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College and Career Readiness through Blended Learning

- Authored by: Cathie Maglio

Can learning math actually be fun

Puzzles and games in the classroom could be just the thing.

by Cathie Maglio, Blended Learning Specialist

I love math, in all its shapes and forms. To me, it’s fun. But I’m a math teacher. For many students and teachers, “fun” is not the word they would apply to math. Deadly dull, difficult and boring would be more likely. Wouldn’t it be great if teachers could find a way to make math engaging and fun for students? And for themselves?

Seeking the balance; planting the seed for success

There will always be joys and tragedies.

by Cathie Maglio, Blended Learning Specialist

Another tragic and senseless loss. A Haverhill High student who had just graduated was shot and killed last month when he answered a knock on his door. This student participated in the JFYNet program at Haverhill High last year. I did not know him personally, but having spent many hours and days at Haverhill High I know the principal, many teachers, and dozens of students I have worked with over the past two years. I feel the loss of this young life too.

JFYNet is my Dream Job

My dream Job! How I got here had many twists and turns.

by Cathie Maglio, Blended Learning SPECIALIST

From 5th grade on all I wanted was to be a math teacher. And I did that after graduating from college, but it turned out not to be a good experience for me, so I left the classroom and looked for other forms of instructing. I worked as a data technician, a technical illustrator and tech writer, and a marketing assistant. I got closer to teaching in the classroom when I worked in textbook publishing and got to influence how math concepts were taught in the classroom.

Blended Learning at East Boston High

Creating opportunity through blended learning at East Boston High School.

by Cathie Maglio, Blended Learning SPECIALIST

I witnessed something special in an MCAS Prep class at East Boston High.

I walked into the class and saw students walking around with their laptops talking. As I moved farther into the classroom I saw they were all logged into their math application solving algebra problems, which may sound like nothing much but they were all working together, helping each other, trying to solve the problems without asking the teacher. And I saw one student explaining how to do a problem in Spanish so other students could understand.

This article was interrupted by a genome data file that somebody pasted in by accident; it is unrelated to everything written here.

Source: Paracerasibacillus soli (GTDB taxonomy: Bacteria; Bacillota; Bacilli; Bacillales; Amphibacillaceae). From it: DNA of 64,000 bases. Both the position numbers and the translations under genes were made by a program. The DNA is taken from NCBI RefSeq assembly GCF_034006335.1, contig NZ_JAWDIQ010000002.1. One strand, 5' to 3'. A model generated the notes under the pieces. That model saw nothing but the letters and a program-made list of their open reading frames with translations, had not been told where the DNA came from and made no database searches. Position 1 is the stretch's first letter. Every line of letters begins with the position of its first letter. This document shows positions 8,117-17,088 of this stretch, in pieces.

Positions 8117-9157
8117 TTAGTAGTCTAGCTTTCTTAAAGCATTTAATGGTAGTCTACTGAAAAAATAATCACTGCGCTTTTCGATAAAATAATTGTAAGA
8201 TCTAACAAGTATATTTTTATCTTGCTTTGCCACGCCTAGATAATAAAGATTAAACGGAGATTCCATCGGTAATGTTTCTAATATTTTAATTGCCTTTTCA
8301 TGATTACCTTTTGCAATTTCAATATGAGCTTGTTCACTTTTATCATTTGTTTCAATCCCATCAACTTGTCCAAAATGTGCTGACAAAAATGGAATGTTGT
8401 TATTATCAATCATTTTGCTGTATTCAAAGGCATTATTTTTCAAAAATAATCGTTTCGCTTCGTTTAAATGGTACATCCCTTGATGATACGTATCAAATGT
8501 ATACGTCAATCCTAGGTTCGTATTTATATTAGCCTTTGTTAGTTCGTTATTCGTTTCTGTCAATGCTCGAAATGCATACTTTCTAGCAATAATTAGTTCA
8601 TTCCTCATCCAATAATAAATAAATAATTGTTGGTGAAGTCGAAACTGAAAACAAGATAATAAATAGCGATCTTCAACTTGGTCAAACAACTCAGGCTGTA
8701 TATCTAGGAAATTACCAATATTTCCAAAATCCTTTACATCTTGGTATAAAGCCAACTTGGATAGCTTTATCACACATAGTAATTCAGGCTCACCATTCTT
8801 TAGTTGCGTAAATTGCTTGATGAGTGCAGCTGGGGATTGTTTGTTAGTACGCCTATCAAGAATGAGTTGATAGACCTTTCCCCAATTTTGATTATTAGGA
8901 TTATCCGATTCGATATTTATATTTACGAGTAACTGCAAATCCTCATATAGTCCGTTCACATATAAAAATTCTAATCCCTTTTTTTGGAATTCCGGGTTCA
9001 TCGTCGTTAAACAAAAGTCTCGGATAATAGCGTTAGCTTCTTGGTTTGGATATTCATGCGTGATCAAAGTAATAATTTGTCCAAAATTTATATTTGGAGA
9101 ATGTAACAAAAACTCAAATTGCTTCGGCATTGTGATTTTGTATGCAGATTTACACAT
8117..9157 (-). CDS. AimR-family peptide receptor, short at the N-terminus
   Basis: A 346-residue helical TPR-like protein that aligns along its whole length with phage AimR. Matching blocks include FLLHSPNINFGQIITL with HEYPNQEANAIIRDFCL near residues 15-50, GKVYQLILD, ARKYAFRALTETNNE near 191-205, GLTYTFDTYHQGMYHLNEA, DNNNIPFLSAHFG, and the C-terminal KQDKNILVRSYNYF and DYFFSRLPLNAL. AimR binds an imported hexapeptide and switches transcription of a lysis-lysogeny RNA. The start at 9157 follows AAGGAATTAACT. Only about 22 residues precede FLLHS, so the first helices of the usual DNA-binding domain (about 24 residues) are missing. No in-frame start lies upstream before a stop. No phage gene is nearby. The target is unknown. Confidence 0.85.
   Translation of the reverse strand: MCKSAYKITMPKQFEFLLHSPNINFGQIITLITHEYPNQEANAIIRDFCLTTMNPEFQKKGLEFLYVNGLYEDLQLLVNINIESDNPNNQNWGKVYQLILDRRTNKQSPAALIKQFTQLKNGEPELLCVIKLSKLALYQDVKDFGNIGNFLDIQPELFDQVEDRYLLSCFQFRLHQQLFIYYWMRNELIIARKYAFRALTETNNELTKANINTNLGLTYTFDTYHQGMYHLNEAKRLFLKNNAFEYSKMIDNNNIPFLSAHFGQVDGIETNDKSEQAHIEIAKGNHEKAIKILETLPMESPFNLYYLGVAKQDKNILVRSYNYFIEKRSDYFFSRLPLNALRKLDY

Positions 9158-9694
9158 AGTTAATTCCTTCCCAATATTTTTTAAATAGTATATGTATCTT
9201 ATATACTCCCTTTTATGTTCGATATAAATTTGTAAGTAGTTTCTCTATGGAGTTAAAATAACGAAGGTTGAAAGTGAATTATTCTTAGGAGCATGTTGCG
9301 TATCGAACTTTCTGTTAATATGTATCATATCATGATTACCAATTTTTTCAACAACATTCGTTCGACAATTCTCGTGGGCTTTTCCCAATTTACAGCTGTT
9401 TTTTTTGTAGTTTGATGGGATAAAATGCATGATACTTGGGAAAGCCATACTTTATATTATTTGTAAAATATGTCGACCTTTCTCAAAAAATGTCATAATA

You Never Know What the Future Holds!

Be It Chance or By Design, You Sometimes Never Know What the Future Holds For You!

by Cathie Maglio, Blended Learning SPECIALIST

I was in a school library recently when a student came in to take a make up test. His teacher said to me that this student had just received a scholarship to play football at a nearby college. This student never expected to go to college. He did just enough to get by during his junior year and was thinking about going into the military. Now, with the scholarship in hand, he is getting serious about school and doing his work, not to just get by, but to succeed!

This student’s story got me thinking. In my travels as a blended learning specialist at JFYNetWorks, I see so many students who just want to do the minimum or less in school and never think about what the future holds for them. The choices these students make now could affect the opportunities that await them as they get on with life. They never think that an opportunity for them might be right around the corner and they may miss it because of their lack of motivation.

A ‘Graduation Walk’ Not Taken

A ‘Graduation Walk’ Not Taken

by Cathie Maglio, Blended Learning SPECIALIST
I heard a story today that made me sad. It prompted me to think about the complex relationship between schools and students and life.

A member of the senior class at this high school has told his teachers, guidance counselors and administrators that he intends to fail all his classes. He does not want to “walk” to get his diploma with the rest of his class. He plans to go to summer school to make up the classes he failed and get his diploma at the end of the summer. He comes to school and attends classes but he does no work. He has his plan and he’s sticking to it.

JFYNet Program Prepares Students for College and Career

JFYNet Program Prepares Students for College and Career

by Cathie Maglio, Blended Learning SPECIALIST
As a Blended Learning Specialist at JFYNetWorks, I go into schools and work with teachers in their classes to prepare students for college, a career, or the military by strengthening their skills in math and reading.

The JFYNet program consists of administering diagnostic assessments to measure each student’s skill gaps and then assigning an online instructional curriculum to respond to the identified needs. We use the same assessments and placement levels that community colleges use as our standard. After all that is done my job is to monitor online activity and work with the teacher to make sure that each student is making the most progress possible. I do that by visiting the school on a regular basis and communicating with teachers via email between visits.